December 4, 2018 / 1:28 AM / 6 days ago

Mexico offers to buy debt of canceled airport, but work continues

TEXCOCO, Mexico (Reuters) - Mexico said on Monday it would repurchase some of the debt used to fund a partly-built airport canceled by the new president, even as work at the site continued for the time being.

A sign beside a highway, reads in Spanish, "Here is the construction site of the new Mexico City International Airport", in Texcoco on the outskirts of Mexico City, Mexico, December 3, 2018. REUTERS/Alexandre Meneghini

Veteran leftist Andres Manuel Lopez Obrador said in October that he would scrap the $13 billion Mexico City airport, arguing that the project was tainted by corruption and would be expensive to maintain.

On the first weekday of his new administration, the Mexico City Airport Trust said it would buy back up to $1.8 billion of $6 billion in debt issued to fund the airport, in an offer that runs through the start of January.

Mexico's peso MXN= initially rose on the news, but later pared most gains over uncertainty on the plan going forward.

At the airport construction site on a dried-out lake bed on the eastern flank of the capital, laborers shuffled in and out. Trucks lined up to get into the site, workers operated huge cranes and heavily armed guards stood at the metal gates to keep out any intruders, including journalists, from entering.

Workers that Reuters spoke to said some of their colleagues had been dismissed and that certain projects, such as building the airport’s runways, had been scaled back or stopped outright.

“This was going to generate thousands of jobs, and this jerk comes and cancels the project,” said 37-year-old construction worker Juan Cruz Morales. “What did (Lopez Obrador) come to do? Help the people, bring us jobs and improve things? Or to screw us over?”

The airport construction created 48,000 jobs and was expected to generate more than three times that amount by completion, the previous government said.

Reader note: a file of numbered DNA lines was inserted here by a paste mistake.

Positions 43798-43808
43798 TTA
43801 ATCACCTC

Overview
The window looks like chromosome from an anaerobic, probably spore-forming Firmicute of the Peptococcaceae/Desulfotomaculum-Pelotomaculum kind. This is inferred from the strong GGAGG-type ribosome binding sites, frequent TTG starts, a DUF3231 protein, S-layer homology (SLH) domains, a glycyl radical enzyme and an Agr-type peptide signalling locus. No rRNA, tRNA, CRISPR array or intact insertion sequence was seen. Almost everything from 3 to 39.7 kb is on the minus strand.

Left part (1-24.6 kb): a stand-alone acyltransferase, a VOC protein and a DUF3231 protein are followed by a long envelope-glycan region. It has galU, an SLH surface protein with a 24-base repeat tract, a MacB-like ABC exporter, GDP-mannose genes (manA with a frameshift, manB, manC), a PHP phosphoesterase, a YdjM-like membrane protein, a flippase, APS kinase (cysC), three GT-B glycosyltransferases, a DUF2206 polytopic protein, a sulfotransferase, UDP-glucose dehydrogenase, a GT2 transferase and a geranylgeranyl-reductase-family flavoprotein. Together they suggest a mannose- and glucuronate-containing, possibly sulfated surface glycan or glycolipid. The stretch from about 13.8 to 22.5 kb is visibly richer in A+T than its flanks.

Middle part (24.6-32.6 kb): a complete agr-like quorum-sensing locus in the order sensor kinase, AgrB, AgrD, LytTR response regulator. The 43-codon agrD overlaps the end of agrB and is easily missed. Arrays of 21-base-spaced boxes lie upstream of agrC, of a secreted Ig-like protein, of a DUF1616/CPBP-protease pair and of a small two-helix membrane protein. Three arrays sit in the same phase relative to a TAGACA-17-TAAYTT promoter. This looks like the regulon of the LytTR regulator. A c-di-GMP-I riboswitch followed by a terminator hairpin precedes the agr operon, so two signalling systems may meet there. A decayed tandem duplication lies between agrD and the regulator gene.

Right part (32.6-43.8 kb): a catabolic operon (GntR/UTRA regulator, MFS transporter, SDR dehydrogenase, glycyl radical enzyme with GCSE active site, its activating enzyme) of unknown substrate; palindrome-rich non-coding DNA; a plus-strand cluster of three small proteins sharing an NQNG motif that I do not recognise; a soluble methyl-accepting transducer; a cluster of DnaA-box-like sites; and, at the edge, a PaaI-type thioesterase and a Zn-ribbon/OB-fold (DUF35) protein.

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MARKETS NOT TOTALLY CONVINCED

The Oct. 29 cancellation of the airport project triggered a slump in Mexican assets due to concerns about how Lopez Obrador would manage Latin America’s second largest economy.

Analysts said news of the buyback showed the veteran leftist was serious about paying investors, but that worries about the new government would persist.

This is “a first step in trying to fix a complicated situation. It remains to be seen how the government will actually proceed with the cancellation of the project,” said Alejandro Velasco, vice president, emerging markets fixed income at Allianz GI.

At Lopez Obrador’s first news conference since taking office on Saturday, the president said bondholders’ investments would be guaranteed and more details would be offered on Tuesday after he met with Finance Minister Carlos Urzua.

“What I reiterate is that the investments of the shareholders are guaranteed, and that agreements are also being reached with the construction companies,” Lopez Obrador said.

The yield on Mexico's benchmark 10-year peso bond MX10YT=RR bid down 19 basis points and the benchmark S&P/BMV stock index .MXX jumped more than 2 percent in early trading, but pared gains to around 0.8 percent.

A rally in riskier assets also supported Mexican markets following news this weekend of a U.S.-China trade truce.

The new head of the Mexico City airport group said some construction at the site will continue in coming weeks to meet obligations during the buyback offer.

Still, workers were keenly aware that the clock was running out.

“Many people even in our own company have been fired ... we’re unsure about how much longer we’re going to have work,” said 25-year old construction worker Rene Ramirez.

Reporting by Michael O'Boyle, Anthony Esposito, Veronica Gomez, Sheky Espejo and Stefanie Eschenbacher; editing by Richard Chang and Rosalba O'Brien

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